The European Data Protection Supervisor says the use of Pegasus might lead to an "unprecedented level of intrusiveness, able to interfere with the most intimate aspects of our daily lives."
The European Union's data protection watchdog has called for a ban on the controversial spyware tool Pegasus, developed by Israeli-based NSO Group.
"A ban on the development and the deployment of spyware with the capability of Pegasus in the EU would be the most effective option to protect our fundamental rights and freedoms", the EDPS said on Tuesday.
"At the centre of debate on tools like Pegasus should not only be the use of the technology, but the importance we attribute to the right to privacy."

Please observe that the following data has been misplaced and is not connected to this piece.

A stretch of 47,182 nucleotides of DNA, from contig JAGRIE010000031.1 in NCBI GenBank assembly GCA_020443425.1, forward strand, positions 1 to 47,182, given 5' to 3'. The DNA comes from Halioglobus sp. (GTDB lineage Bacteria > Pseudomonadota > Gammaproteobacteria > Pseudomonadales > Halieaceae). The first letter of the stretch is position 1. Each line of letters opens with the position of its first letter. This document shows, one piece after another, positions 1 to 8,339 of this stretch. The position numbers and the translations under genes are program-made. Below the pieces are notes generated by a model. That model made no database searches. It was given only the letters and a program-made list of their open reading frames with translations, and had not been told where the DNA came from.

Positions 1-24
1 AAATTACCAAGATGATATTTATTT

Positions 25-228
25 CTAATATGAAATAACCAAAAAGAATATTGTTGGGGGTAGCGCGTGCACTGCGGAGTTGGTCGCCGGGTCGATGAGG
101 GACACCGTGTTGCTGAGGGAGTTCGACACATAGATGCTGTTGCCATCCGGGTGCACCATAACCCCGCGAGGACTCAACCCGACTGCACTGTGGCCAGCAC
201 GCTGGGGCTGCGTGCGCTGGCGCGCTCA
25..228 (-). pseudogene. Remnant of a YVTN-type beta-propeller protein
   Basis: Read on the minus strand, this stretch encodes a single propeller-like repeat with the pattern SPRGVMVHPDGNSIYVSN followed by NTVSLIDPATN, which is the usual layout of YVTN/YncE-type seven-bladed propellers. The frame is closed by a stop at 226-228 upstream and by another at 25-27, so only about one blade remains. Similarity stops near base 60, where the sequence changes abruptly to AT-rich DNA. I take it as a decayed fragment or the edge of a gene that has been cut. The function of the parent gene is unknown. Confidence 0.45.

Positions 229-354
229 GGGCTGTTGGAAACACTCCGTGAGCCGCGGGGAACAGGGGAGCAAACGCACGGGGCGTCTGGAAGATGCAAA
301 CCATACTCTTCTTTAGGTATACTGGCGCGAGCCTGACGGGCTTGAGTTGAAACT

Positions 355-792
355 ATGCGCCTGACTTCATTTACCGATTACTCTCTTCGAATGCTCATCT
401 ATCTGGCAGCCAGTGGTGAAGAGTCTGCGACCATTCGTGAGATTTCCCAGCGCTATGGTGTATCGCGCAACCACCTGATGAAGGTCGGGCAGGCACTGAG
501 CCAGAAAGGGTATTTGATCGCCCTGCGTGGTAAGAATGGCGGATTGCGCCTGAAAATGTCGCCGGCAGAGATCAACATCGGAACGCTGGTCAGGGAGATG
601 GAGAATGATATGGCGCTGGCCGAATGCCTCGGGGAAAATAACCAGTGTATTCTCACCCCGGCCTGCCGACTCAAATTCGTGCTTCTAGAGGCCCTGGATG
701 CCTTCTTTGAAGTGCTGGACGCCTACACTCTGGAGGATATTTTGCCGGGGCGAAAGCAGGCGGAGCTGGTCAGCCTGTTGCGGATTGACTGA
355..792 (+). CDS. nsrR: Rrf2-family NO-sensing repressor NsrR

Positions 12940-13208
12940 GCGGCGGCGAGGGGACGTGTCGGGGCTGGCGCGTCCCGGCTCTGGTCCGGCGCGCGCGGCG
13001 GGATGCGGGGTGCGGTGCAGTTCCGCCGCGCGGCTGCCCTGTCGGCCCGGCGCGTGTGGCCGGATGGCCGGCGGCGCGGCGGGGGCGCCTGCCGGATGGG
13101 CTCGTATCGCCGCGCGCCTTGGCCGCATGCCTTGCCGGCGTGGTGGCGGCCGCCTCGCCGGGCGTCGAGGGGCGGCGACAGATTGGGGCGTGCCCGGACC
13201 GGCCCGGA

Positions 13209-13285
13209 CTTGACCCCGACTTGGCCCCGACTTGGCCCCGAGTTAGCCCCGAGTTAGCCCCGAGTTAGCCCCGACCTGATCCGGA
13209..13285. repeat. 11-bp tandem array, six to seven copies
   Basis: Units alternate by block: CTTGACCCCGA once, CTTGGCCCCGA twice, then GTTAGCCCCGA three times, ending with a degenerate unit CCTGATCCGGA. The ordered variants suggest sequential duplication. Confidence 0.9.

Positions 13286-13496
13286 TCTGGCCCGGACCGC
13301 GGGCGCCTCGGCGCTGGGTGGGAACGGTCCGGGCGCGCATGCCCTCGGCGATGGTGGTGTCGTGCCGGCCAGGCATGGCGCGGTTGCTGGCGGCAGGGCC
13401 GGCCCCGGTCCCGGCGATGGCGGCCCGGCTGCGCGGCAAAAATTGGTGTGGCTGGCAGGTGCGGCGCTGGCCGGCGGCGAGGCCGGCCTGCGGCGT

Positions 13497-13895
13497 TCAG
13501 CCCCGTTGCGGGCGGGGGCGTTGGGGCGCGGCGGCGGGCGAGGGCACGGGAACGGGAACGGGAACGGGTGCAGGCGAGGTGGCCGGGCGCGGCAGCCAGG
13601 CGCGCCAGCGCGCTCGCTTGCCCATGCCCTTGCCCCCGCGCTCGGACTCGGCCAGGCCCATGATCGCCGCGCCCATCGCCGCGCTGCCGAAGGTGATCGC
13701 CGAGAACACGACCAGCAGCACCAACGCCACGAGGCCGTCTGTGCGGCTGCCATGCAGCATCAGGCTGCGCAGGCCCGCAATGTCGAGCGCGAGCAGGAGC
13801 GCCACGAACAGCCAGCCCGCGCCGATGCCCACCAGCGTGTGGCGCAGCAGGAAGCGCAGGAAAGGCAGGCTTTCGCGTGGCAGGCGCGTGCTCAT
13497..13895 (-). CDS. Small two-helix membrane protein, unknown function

Israel has come under global pressure over allegations that Pegasus has been abused by some foreign client governments to spy on human rights activists, journalists, and politicians.
NSO has said it could not confirm or deny any existing or potential customers for Pegasus.
It said it does not operate the system once sold to its governmental customers nor is it involved in any way in the system’s operation.
An investigation published last year by 17 media organisations, led by the Paris-based non-profit journalism group Forbidden Stories, said the spyware had been used in attempted and successful hacks of smartphones belonging to journalists, government officials and human rights activists on a global scale.